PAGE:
My husband has dementia and I feel imprisoned

For issues specific to caring for someone with dementia.
Hello
New to this site
I have a feeling if imprisonment due to this nightmare illness.
I am not here all the time as I work. We also have a carer to help with the morning routine as I am out. Husband not keen on doing much. If we try going out it’s fraught with problems and totally exhausting. Conversation difficult.
I am finding it hard to cope with the lack of freedom or the guilt that comes with going out on own (we didn’t Go out together a great deal in the past so we are not used to operating as a couple other than for meals, conversation and decision making).
I am not sure what I am asking except probably hoping for someone who is or has been in same position for some support.
Welcome to the forum, the feeling of being trapped is a very common problem.

How old is your husband, and what can he do or not do for himself?
Yes, extremely common! The difference between looking after someone with a physical illness or infirmity is SOOO much easier (usually!) than looking after someone with a mental infirmity.

With the former, they are still the person they always were - but not with the latter. Dementia is vile and 'drains out' the person we once knew.

What you can do to ease the situation for yourself depends (as it always does in this day and age!), on money.

That will determine how much 'outside help' the SS will provide for you.
He is 76 and I am 65. He can get himself to bed, make a slice of toast and get cold drinks plus snacks from the fridge, get in and out of the car and we can sometimes go to restaurants, which he likes, but it’s a silent meal and often with quite a bit of food on the floor afterwards.

He is Much better on the phone than face to face. He can get the TV on but can’t seem to get what he wants. Can no longer operate computer. Blames the equipment. Doesn’t want to exercise - not even short walks. On the rare occasions his family visit he is a little better. Struggles to hear what I say but generally ok with others provided they look very directly at him.

The carer has s bit of a knack with him and can get him to shower (I never could). He can’t work out how to get in the bath. It’s not a very interesting life, as you can see!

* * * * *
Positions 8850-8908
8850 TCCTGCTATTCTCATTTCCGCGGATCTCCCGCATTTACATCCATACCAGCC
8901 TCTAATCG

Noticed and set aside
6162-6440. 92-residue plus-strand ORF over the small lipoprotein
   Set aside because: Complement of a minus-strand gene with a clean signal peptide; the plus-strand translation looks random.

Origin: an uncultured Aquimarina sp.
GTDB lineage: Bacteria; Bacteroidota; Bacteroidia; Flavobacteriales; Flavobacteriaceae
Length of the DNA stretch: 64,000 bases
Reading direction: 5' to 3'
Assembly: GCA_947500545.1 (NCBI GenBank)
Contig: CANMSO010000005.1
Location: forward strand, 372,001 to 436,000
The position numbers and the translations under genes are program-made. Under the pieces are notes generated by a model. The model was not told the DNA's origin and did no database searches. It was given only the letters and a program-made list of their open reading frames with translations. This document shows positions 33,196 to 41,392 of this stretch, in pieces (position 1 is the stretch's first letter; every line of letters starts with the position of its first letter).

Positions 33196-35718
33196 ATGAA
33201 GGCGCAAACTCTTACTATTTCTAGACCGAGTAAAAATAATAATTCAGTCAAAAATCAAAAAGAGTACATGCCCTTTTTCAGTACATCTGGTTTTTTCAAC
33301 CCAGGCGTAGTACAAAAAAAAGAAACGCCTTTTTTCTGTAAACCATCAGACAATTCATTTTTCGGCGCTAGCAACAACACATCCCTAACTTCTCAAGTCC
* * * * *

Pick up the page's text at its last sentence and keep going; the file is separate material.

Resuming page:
I wish I could organise entertainment/engagement for him but I can’t figure out what to do! We’re not very well placed for groups as we don’t live in a city or large town. Taxis are prohibitively expensive in our area. Insanely expensive, actually.
Barbara_1811 wrote:
Sat Nov 10, 2018 6:05 pm

I wish I could organise entertainment/engagement for him but I can’t figure out what to do! We’re not very well placed for groups as we don’t live in a city or large town. Taxis are prohibitively expensive in our area. Insanely expensive, actually.
The sad reality probably is that he is quite content in his own way, it's YOU that would benefit from entertainment and social engagement

These is something called a Carers assessment from the local council that may give you access to some respite in some form. It is your statutory right to have one but councils tend to try not to do them these days. Youll have to push and chase.

Your local carers support maybe able to point you to dementia support groups , both for him and separately for you

If you are self funding you could increase care to cover some 'sitting time' so you can get out

're expenses, is he claiming attendence allowance, and the discount off council tax for mental impairment? These can add up to lot of taxis or extra care hours
Hi what area do you live in. I'm happy to do quick Google search to see we what's available close by
Many thanks.

Some days are worse than others. I look towards the future and that is a mistake. It’s best not to think about the future as it is potentially too bleak.

Sean thanks. I have researched local things. There’s not much (West Sussex). The problem is my working. I can’t get him there. If we were in Surrey it seems it would be much better.